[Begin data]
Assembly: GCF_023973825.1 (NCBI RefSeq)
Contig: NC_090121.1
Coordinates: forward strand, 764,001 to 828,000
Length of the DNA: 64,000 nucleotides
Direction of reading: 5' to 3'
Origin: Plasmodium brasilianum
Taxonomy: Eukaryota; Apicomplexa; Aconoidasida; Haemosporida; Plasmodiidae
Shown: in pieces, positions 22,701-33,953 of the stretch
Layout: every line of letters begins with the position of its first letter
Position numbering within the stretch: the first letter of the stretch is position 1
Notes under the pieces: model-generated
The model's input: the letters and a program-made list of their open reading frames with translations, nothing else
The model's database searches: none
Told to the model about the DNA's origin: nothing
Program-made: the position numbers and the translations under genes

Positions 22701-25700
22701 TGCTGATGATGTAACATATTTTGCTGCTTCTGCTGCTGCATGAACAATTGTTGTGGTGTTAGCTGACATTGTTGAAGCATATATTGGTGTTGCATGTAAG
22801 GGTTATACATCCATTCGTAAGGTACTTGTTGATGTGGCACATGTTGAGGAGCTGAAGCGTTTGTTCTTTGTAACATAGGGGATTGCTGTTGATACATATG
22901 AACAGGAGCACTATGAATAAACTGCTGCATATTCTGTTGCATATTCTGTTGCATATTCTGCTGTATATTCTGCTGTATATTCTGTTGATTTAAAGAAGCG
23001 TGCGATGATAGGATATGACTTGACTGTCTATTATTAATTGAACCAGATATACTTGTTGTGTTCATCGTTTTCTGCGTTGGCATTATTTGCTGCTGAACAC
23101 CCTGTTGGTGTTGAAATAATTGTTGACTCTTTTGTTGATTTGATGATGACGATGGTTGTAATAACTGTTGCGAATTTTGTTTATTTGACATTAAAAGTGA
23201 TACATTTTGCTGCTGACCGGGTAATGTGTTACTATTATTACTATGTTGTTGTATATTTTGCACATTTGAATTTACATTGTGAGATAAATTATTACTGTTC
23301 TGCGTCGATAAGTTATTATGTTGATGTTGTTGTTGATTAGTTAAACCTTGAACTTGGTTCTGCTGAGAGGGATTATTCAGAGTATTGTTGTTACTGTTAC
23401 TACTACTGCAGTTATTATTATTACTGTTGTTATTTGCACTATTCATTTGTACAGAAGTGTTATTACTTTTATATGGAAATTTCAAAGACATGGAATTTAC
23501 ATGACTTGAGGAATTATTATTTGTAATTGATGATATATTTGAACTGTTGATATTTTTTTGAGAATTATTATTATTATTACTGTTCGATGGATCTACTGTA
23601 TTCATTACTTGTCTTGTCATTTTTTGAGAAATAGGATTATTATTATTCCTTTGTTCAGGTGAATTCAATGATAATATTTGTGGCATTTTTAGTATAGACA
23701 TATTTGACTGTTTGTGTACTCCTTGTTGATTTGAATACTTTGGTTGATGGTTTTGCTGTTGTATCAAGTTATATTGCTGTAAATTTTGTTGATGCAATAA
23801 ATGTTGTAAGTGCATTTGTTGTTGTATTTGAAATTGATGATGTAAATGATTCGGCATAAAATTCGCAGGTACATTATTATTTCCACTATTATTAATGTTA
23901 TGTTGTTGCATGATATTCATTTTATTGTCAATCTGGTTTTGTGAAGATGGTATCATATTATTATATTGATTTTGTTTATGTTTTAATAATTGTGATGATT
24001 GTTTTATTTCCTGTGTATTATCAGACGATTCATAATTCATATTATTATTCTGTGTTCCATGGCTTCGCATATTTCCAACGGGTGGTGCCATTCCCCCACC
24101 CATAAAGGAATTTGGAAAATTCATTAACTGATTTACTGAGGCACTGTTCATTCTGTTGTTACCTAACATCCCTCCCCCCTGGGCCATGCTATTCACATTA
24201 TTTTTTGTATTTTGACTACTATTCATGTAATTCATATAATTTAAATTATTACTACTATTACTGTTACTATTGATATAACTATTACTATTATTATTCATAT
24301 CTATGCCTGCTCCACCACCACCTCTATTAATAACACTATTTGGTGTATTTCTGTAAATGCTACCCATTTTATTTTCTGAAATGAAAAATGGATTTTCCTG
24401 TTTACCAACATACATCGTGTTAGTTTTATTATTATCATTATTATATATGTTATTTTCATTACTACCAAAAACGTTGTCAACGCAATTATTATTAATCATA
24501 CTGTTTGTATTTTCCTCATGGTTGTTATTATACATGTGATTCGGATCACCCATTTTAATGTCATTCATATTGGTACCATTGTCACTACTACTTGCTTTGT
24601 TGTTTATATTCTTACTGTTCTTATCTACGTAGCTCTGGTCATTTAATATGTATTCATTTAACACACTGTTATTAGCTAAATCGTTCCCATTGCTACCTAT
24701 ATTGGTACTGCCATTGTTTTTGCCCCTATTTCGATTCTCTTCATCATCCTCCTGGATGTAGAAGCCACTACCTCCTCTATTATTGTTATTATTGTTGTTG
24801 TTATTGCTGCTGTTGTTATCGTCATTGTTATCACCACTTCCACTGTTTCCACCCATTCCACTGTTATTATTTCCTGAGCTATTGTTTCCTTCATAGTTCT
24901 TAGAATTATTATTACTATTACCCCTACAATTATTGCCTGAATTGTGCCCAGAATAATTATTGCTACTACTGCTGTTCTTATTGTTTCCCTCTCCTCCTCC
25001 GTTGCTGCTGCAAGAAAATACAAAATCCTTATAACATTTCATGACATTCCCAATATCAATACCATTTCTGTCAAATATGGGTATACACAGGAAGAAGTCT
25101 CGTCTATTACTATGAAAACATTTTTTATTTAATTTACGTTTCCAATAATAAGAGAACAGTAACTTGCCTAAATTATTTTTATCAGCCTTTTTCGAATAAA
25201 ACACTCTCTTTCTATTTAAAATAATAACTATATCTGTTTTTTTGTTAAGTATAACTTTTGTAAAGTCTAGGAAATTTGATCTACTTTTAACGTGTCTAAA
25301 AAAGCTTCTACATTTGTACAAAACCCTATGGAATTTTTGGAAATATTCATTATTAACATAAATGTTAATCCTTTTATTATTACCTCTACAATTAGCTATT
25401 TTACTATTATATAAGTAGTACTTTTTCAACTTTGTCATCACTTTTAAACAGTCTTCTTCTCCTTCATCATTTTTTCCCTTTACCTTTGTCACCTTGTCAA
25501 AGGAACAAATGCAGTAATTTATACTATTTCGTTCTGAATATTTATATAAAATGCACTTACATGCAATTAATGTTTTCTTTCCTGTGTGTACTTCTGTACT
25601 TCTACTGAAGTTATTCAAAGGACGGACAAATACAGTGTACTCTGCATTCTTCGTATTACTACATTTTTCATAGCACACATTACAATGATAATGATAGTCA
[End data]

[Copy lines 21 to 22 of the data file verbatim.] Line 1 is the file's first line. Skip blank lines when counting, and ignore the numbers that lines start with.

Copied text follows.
23101 CCTGTTGGTGTTGAAATAATTGTTGACTCTTTTGTTGATTTGATGATGACGATGGTTGTAATAACTGTTGCGAATTTTGTTTATTTGACATTAAAAGTGA
23201 TACATTTTGCTGCTGACCGGGTAATGTGTTACTATTATTACTATGTTGTTGTATATTTTGCACATTTGAATTTACATTGTGAGATAAATTATTACTGTTC